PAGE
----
My use of the phrase profound simplicity was quite deliberate not just because it had a profound effect on him but also because it points to something else which I believe is part of Kagawa’s legacy his ability to see beyond the surface of things.  There was nothing superficial about his simple approach.   He was always probing beneath the surface to understand things.   He was very aware of the poverty and squalor of Shinkawa’s slums and knew only too well there were similar areas around other cities.  The love of God which he preached and which motivated his identification with the people in their wretchedness and need drove him to ask why such conditions came about and what needed to be done to change things?

  For this reason while he went to the United States for further theological studies at Princeton from which he got his Doctorate, during his time there he pursued studies in economics and psychology.  Using these tools of understanding he began to examine and write about not only the conditions of the slums but also of working people in general and society at large.  The fact that he prepared a detailed report for the authorities was important but not nearly as effective as the novel he wrote based on his understanding, entitled Across the Death Line. Becoming a best seller and requiring many reprints its effect was decisive in persuading the Government to make money available to remove the Shinkawa slums and those of five other cities beside.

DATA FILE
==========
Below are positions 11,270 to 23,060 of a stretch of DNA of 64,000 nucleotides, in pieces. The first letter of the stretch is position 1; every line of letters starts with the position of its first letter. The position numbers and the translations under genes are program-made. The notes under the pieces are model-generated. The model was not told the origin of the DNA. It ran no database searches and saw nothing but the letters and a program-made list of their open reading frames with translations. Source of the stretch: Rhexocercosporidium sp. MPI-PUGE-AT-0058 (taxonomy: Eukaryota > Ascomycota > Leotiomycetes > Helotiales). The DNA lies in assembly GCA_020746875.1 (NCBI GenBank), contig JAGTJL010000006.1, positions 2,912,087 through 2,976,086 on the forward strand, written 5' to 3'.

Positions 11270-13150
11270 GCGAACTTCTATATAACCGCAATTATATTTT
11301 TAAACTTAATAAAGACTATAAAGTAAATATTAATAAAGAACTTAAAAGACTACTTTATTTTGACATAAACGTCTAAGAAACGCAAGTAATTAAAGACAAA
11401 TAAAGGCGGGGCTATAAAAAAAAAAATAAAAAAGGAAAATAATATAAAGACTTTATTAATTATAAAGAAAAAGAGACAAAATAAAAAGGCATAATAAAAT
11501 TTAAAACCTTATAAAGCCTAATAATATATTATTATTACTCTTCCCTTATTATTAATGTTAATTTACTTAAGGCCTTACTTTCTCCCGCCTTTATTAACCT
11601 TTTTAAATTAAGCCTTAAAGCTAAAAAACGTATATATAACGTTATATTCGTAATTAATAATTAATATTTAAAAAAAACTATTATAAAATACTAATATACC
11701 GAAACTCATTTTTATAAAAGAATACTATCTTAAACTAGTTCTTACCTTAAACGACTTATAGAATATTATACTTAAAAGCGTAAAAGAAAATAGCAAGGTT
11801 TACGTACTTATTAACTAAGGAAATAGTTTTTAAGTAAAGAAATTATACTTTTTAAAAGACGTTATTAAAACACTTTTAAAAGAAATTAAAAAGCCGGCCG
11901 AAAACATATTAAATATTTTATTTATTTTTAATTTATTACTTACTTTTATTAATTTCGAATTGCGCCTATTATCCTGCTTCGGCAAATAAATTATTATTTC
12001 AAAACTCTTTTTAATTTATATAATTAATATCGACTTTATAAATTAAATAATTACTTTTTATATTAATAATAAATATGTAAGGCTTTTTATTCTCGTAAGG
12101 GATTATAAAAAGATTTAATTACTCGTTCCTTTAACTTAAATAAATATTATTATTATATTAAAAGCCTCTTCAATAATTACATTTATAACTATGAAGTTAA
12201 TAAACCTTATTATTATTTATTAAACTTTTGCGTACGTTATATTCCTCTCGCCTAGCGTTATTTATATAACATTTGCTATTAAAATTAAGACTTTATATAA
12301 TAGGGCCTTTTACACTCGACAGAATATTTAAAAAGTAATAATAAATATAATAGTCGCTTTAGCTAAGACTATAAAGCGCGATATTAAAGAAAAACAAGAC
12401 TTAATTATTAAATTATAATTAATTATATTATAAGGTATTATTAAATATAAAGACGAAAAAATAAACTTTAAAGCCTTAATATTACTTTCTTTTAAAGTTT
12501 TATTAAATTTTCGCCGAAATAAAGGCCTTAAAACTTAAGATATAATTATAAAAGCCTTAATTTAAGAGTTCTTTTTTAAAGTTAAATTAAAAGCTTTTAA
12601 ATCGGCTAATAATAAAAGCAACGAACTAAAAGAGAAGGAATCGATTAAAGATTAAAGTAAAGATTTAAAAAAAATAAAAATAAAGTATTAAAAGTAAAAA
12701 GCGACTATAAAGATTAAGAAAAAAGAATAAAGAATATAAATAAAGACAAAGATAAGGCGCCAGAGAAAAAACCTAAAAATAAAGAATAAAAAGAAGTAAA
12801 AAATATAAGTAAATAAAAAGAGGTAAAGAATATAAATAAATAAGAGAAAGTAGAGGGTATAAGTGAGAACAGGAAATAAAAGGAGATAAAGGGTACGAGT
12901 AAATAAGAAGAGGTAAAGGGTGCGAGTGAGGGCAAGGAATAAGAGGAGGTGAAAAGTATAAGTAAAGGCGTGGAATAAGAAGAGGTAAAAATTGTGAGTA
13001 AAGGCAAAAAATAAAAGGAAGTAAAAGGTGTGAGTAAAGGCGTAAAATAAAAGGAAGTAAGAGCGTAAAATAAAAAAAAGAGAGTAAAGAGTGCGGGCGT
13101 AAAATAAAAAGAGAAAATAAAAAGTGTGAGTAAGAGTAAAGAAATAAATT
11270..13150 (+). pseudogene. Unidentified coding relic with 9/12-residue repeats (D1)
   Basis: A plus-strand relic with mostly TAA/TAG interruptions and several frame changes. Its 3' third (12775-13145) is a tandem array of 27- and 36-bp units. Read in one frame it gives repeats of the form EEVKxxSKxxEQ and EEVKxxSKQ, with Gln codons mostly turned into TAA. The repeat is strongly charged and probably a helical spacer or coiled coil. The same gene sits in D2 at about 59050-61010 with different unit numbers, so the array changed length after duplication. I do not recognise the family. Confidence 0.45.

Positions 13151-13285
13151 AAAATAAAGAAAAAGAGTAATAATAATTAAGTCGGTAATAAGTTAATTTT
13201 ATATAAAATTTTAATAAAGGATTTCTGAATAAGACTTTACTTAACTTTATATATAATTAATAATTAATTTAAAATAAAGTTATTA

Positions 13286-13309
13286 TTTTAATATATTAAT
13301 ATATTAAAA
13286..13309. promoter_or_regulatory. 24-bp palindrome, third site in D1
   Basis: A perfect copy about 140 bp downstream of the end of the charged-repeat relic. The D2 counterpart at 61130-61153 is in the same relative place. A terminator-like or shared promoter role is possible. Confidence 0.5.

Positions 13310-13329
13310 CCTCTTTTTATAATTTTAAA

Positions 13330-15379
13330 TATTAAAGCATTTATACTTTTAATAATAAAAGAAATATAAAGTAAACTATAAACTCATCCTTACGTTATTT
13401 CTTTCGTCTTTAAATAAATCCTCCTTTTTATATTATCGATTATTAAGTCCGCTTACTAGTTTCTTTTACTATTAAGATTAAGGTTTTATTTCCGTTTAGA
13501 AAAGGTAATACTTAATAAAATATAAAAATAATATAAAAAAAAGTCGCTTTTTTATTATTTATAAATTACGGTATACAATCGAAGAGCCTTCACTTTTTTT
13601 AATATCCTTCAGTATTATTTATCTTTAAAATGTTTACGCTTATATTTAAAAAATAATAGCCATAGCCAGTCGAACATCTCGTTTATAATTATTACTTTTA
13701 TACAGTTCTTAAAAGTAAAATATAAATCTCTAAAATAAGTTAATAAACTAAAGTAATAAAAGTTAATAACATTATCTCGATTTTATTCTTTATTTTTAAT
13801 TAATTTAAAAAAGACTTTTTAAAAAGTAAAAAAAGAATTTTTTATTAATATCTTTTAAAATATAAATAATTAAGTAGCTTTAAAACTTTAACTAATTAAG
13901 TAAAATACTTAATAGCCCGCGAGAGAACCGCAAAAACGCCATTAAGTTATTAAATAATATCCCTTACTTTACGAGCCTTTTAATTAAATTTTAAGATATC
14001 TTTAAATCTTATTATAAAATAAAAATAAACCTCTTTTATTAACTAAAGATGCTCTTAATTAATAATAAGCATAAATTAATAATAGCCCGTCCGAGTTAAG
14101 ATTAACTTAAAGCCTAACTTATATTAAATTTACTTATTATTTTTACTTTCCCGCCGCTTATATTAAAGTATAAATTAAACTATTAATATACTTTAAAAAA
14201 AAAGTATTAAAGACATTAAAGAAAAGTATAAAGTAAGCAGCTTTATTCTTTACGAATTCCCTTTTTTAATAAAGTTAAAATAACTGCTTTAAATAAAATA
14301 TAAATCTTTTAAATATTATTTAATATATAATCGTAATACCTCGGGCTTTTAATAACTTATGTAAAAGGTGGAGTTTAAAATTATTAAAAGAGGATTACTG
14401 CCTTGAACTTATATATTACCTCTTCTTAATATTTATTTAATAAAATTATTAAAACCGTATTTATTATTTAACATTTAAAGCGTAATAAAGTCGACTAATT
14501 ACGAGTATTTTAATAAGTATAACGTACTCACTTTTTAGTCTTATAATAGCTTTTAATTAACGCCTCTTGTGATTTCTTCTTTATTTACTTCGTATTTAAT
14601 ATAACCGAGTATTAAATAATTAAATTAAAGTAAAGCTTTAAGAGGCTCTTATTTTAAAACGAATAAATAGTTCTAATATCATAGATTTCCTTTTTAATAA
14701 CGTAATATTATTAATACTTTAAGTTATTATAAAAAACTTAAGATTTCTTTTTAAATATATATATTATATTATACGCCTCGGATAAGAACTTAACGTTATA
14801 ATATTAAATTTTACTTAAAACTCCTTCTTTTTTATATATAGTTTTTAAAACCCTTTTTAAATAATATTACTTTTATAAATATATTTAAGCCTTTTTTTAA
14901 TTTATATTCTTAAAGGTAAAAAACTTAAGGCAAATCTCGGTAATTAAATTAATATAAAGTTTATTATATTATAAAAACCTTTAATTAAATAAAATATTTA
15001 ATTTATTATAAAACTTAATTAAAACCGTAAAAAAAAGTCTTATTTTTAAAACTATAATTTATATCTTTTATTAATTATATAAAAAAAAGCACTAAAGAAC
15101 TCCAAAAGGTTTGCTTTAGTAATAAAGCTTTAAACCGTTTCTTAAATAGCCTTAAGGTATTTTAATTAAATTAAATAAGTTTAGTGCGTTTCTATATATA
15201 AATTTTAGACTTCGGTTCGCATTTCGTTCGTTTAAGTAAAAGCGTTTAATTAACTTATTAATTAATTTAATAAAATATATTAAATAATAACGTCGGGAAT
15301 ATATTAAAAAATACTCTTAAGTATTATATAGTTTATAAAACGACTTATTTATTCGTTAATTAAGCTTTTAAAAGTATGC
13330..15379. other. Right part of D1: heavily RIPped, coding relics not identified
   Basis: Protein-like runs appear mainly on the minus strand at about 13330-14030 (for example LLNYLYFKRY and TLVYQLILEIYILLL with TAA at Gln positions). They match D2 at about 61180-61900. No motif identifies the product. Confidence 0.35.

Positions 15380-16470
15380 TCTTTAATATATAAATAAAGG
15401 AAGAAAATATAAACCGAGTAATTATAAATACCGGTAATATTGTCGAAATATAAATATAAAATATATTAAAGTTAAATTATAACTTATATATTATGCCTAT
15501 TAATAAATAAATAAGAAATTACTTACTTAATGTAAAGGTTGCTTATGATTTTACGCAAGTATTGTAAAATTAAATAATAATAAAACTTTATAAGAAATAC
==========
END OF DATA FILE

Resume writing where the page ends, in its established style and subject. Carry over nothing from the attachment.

His involvement in the formation of Trades Unions, Peasant Unions, Co-operatives of various kinds, as well as the Japan Labour party was not just because he was a radical social reformer but because he saw the inter-relatedness of all these concerns on the conditions of the poor and of society at large.  This capacity to see beneath the surface of things to look beyond the problems for solutions arose from his experience in the slums where as well as being moved by the plight of his fellow human beings, he saw himself, as he once put it, as examining life in its pathological condition. Like a good pathologist he was seeing not only what was diseased and mordant but what brought this about and beyond that what might be learned to prevent such conditions recurring.

   I am in no doubt that this combination of compassion and understanding made him so effective as a Christian preacher and radical social reformer. It was these qualities which meant that when Japan encountered severe economic difficulties in the 1920s he was asked to head the Bureau for Economic